Eastport Expedition: Amazing and beautiful scuba diving

Senior Aquarist Paul Leonard normally spends his time at the Aquarium caring for penguins. Now, he's joining the Divers and Expeditions Blog from Eastport, Maine, where New England Aquarium scuba divers are plunging into freezing cold water and navigating extreme tidal currents in search of cold water specimens.

Some of the most amazing and beautiful scuba diving around is not where you think!

Hi! My name is Paul and I’m a senior aquarist with the New England Aquarium. I spend most of my days indoors cleaning up after and feeding the Aquarium’s penguins. It’s a really cool job that has kept me pretty busy for the last 9 years.

Paul prepares to weigh a penguin chick born at the Aquarium.

People sometimes ask if I get a chance to do any other cool things at the aquarium and the answer is always, “Yes!”  I’m also an Aquarium scientific scuba diver. Being an aquarist has some amazing and extraordinary benefits. The New England Aquarium leads many different diving expeditions to some very remote and incredible locations. I’ve been lucky to travel with them to the crystal clear, warm, waters of the Bahamas to help collect specimens for the Giant Ocean Tank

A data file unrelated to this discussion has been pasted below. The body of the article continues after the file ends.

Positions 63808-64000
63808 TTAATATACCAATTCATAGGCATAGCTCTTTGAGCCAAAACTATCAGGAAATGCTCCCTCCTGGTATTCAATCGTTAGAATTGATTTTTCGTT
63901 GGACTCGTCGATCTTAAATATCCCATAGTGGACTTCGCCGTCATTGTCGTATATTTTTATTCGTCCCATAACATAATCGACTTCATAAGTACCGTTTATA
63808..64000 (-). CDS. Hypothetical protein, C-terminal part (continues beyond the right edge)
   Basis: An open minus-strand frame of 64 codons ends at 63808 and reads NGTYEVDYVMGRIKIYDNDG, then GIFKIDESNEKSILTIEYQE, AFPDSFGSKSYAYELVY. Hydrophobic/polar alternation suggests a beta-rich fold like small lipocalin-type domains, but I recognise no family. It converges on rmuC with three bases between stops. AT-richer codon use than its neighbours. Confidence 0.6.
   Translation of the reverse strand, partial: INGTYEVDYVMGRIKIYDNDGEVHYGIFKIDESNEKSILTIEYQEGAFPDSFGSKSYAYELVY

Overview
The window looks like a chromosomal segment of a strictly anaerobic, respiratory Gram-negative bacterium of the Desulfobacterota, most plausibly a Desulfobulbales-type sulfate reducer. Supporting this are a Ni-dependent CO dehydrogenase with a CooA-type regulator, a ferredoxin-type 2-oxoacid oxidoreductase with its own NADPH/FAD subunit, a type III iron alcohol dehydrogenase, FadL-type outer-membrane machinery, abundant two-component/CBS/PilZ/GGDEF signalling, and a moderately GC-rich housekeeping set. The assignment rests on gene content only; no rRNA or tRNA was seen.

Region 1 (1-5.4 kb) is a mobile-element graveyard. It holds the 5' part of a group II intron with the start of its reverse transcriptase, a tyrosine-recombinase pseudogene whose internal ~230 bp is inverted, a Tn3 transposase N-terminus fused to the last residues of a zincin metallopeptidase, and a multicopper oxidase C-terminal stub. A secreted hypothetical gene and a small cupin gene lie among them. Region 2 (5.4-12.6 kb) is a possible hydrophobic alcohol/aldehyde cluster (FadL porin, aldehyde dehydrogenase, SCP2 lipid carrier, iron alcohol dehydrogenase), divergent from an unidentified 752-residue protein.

Scuba diving in the Bahamas

Crystal blue waters of the Bahamas

They’ve taken me on several other great expeditions along the East Coast over the years. The most memorable has been the Eastport, Maine, Coldwater Collection Trip. For nearly 30 years, a small team of the Aquarium’s most elite scuba divers trek up to the most northeastern region of the United States to spend a week of what some call extreme diving. They setup camp at the mouth of the Bay of Fundy with hopes of collecting unique animals to display in the Aquarium’s Northern Waters exhibits.

This is my sixth trip with this team and I would pick this trip over any other. The water is cold, emerald green, intense, and beaming with life. Before for you even think of dipping your feet in out here, you better have a dry suit, thermal undergarments, wool socks, extra lead weights, lift bags, and extra safety gear.  The tidal changes here are up to 30 feet every 6 hours and all of the dives are performed the Aquarium’s dive boat, the Lophius.

The Lophius docked in Maine

Cold water scuba diving requires a lot of specialized gear.

Note the hood, gloves and puffy dry suit for cold water scuba diving

This year I wanted to share this incredible experience with you. Keep posted for some more exciting updates!

— Paul

Paul is no stranger to the GOT Divers and Expeditions Blog. Catch up on his post about the Boston Sea Rovers here. Another helpful link: Learn cold water scuba diving in this previous blog post by fellow aquarist Bill Murphy. 


  1. Nice blog Paul! Can't wait to read more!

  2. Wonderful blog post!! That penguin is so cute!!


Comments left in this section do not represent the views of the New England Aquarium. Due to the large volume of questions received, staff cannot respond to individual comments but will consider them when planning future blog posts.